The easy answer when asked why Kelly seemed irritated during Trump’s broadside at the Germans would have been, “He wasn’t. You’re misinterpreting his facial expressions to serve your own anti-Trump agenda.” Which would have been a plausible response. Watch the clip below and you’ll see that there’s nothing *so* obviously disdainful of Trump in Kelly’s mien that it couldn’t have been shrugged off.
What’s interesting and sort of newsy is how lame the actual White House response is.
Typically, when people are “involved in a persuasive effort together,” those in nonspeaking roles will gaze at the person who is talking, occasionally nod to reinforce what they are saying and then look at those on the opposite side of the table to convey a sense of unity, Civiello said. In contrast, she said, Kelly looks away from the table and at the ceiling but rarely at Trump or at the NATO representatives across from him.
“Kelly looks like he wants to be anywhere but where he is,” Civiello said…
In a statement to The Post, White House press secretary Sarah Huckabee Sanders said, “[Kelly] was displeased because he was expecting a full breakfast and there were only pastries and cheese.”
A farcical non-answer like that is as close as Sanders can get to admitting that Kelly was annoyed with what Trump said and that she’s not going to bother pretending otherwise. Which makes me think Kelly’s in his final days as chief and everyone around him knows it. He’s three weeks away from the anniversary of his becoming chief of staff, in fact. Reports have been bubbling for months that he’s been sidelined in the job and for weeks that he’s all but checked out, just killing time until he departs one way or another. The clip suggests he’s in DGAF mode at this point, if you know what that stands for, and if that’s the case then he must be close to the end. And so the White House’s press shop isn’t going to bother defending him anymore.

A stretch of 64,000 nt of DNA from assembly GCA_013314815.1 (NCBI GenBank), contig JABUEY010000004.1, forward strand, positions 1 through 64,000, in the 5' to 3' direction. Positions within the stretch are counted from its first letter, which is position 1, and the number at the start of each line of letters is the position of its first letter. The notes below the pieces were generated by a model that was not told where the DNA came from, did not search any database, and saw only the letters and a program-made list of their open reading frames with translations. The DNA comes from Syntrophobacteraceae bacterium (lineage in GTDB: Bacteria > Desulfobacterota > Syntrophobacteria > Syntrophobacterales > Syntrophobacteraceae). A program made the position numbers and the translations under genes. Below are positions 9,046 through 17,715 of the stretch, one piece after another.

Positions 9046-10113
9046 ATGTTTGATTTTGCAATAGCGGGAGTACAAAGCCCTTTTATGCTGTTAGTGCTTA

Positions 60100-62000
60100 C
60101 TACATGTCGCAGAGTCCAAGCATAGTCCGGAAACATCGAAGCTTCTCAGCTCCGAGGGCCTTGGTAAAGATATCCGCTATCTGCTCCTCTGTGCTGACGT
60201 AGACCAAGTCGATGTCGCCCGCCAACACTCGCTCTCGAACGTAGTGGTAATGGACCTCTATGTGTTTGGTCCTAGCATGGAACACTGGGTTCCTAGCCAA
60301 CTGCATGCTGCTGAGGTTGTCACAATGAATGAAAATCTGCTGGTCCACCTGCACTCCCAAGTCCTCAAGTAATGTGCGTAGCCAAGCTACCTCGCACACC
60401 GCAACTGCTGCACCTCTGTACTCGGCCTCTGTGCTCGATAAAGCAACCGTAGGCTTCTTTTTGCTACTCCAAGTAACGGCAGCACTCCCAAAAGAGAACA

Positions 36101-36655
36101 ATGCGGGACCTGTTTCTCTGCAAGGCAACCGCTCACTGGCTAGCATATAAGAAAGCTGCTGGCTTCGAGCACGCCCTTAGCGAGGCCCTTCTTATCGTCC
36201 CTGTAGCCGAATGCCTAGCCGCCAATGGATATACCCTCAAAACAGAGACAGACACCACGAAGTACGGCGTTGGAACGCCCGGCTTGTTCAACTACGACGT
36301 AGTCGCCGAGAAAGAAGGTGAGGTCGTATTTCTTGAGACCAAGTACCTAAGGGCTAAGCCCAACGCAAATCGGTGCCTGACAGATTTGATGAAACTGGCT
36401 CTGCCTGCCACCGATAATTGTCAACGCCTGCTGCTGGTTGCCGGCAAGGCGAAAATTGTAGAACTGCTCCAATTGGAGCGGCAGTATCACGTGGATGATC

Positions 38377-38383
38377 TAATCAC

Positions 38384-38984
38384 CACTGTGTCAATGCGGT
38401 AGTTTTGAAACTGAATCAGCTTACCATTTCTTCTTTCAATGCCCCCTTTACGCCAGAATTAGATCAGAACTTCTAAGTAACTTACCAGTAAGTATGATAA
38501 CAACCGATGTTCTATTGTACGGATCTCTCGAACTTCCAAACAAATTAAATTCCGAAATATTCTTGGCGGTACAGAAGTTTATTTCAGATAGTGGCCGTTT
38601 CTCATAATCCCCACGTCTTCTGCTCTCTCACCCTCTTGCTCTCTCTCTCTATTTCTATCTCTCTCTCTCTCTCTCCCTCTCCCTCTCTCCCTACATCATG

The Journal reported on June 28th that Kelly could be gone within a week. That didn’t happen, but my guess is that he and Trump already have some understanding that he’ll be gone around the 31st, marking one year on the job. Then we sit and wait for a year or so until the inevitable tell-all is published. All signs point to Kelly making the West Wing under Trump sound like a Bosch painting.
What you’re about to see in the clip, I think, is what Ed described this morning in noting Pompeo’s weirdly discordant pro-NATO tweet. The administration is clearly divided between a Russia-friendly, NATO-skeptic president and … pretty much everyone who works for him, all of whom are Russia-skeptic and NATO-friendly to various degrees. “The president thinks he can be friends with Putin,” H.R. McMaster reportedly told friends while he was NSA, adding, “I don’t know why, or why he would want to be.” If there’s anyone in the inner circle who disagrees with that I’d be curious to know who. The only difference among Trump aides seems to be the degree to which they’re willing to signal their disagreements about NATO and Russia with Trump. Some, like the new guy Bolton, are lying low despite a long history of Russia skepticism. Others, like Pompeo, have decided to sound off occasionally in favor of NATO or against Russia without acknowledging Trump at all, as if they’re part of a parallel administration. And then you have the guys on their way out like Kelly who have nothing left to lose by communicating their disdain. By this time next year it’ll probably be Bolton who’s eyeing the exits and grimacing at meetings.